Soap Operas are still an addiction for many, who can easily recite three years worth of plots on their favorite soap opera. For years, many have taped, DVR'd and watched the Soap Network -- after hours -- to catch a glimpse of their daytime soap operas in the evening. Unfortunately, it seems as though the serial programming is becoming a thing of the past, as my all time favorite soap opera, One Life To Live, came to an end last week, following the cancellation of ABC's All My Children last year. Producers cite high production costs and continually lower ratings for their demise.
In their place, reality television has taken over the nation's living rooms, as the lives of washed up rock stars and wrestlers become more intriguing than bouts of amnesia and long-lost love children.
Today, American's prefer to tune in for even more shocking shows, such as Jersey Shore and the teen reality show, 16 and Pregnant, leaving the 40-year plus soap opera reign of fictional families in the dust. From Erica Kahne to Vicki Buchanan and Luke and Laura, characters became household names -- almost TV family -- and the "realistic" lives they shared for that magic hour daily became ours, as we recalled every marriage, nervous breakdown, kidnapping, birth and wedding. Coming back from the dead or a child growing from birth to teen in four or five years was something we never questioned -- we just remained engrossed in their lives, in anticipation of the next plot twist.
The attraction to this type of programming, part mystery, drama and action rolled together in one -- kept us coming back daily. Soaps were undoubtedly successful, due in part, to America's need for drama, and a break from ironing and mopping in the middle of the day.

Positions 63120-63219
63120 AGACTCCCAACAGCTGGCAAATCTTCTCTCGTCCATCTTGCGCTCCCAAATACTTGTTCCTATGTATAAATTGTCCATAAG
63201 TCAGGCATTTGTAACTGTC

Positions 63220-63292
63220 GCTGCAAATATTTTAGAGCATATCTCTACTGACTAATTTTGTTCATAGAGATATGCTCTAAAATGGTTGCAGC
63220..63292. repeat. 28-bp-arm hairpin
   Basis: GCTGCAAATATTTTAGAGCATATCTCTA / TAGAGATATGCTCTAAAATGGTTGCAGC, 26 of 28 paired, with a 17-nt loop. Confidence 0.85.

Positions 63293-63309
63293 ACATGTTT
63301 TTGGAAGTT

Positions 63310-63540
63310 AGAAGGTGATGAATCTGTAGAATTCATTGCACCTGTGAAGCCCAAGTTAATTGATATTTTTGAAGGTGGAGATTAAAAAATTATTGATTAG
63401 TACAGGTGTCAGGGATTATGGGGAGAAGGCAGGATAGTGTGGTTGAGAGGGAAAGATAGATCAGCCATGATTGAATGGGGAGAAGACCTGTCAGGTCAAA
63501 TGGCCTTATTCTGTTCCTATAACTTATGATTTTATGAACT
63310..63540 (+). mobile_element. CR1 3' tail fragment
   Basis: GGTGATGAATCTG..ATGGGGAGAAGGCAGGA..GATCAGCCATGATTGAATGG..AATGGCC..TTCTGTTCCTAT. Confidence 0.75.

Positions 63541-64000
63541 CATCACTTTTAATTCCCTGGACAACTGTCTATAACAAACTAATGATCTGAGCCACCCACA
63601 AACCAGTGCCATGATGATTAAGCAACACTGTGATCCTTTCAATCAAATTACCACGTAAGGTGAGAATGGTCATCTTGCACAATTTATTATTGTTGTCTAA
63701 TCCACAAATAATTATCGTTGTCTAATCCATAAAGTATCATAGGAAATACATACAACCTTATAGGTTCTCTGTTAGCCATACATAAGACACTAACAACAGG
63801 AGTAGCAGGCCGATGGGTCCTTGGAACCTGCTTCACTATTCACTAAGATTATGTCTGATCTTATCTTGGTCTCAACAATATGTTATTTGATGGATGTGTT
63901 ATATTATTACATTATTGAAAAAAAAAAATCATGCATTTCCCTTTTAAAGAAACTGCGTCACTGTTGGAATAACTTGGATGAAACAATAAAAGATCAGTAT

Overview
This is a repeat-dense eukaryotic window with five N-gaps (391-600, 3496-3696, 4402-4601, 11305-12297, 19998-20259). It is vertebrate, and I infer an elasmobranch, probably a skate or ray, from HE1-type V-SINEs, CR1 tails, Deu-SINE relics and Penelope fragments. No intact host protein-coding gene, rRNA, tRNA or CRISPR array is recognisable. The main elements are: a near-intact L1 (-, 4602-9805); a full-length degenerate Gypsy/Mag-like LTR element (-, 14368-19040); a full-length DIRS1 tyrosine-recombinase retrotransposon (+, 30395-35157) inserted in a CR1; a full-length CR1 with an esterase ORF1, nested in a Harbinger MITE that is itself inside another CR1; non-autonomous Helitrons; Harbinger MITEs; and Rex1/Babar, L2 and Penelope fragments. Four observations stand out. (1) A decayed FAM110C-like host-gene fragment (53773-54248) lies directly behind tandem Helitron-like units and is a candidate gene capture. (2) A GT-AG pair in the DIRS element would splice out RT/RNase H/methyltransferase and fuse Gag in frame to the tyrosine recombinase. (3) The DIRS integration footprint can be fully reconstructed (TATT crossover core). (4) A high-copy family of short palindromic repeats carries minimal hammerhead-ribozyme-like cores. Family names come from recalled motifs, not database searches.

Many plots, albeit farfetched, could relate to some minor aspect of our daily lives. Maybe it was just the clothes envy or the attraction to the mansions in which the characters lived. We have laughed, cried, oohed and ahhed at the shows.
Having soaps be replaced with reality television does not make me happy. I am pretty sure the "Real Housewives" could never relate to the housewife I used to be -- hanging out in pj's with no makeup, eating peanut butter out of a jar with a spoon, as I watched Vicki and Nicki's split personalities and tried to guess what Erica's last name would be next. The element of surprise was the determining factor in keeping a captive audience, where reality television is so very predictable and quite frankly, boring.
I suppose it is the end of an era, an "evolve or die" thing, but I am not going down easily. I am sure, tucked into retro-green living rooms with orange shag carpet all over America, there are armies of people who still insist on watching I Love Lucy reruns in their cat's eye glasses and will swear that the Dukes of Hazard is really set in a small town in America. We all relate to certain things, but to me, Jersey Shore just isn't one of them.
So die if you must soap operas -- I will resist as long as I can, and Vicki will always be my hero. Who knows, maybe I will start a lost soap opera survivors group. Wanna join me?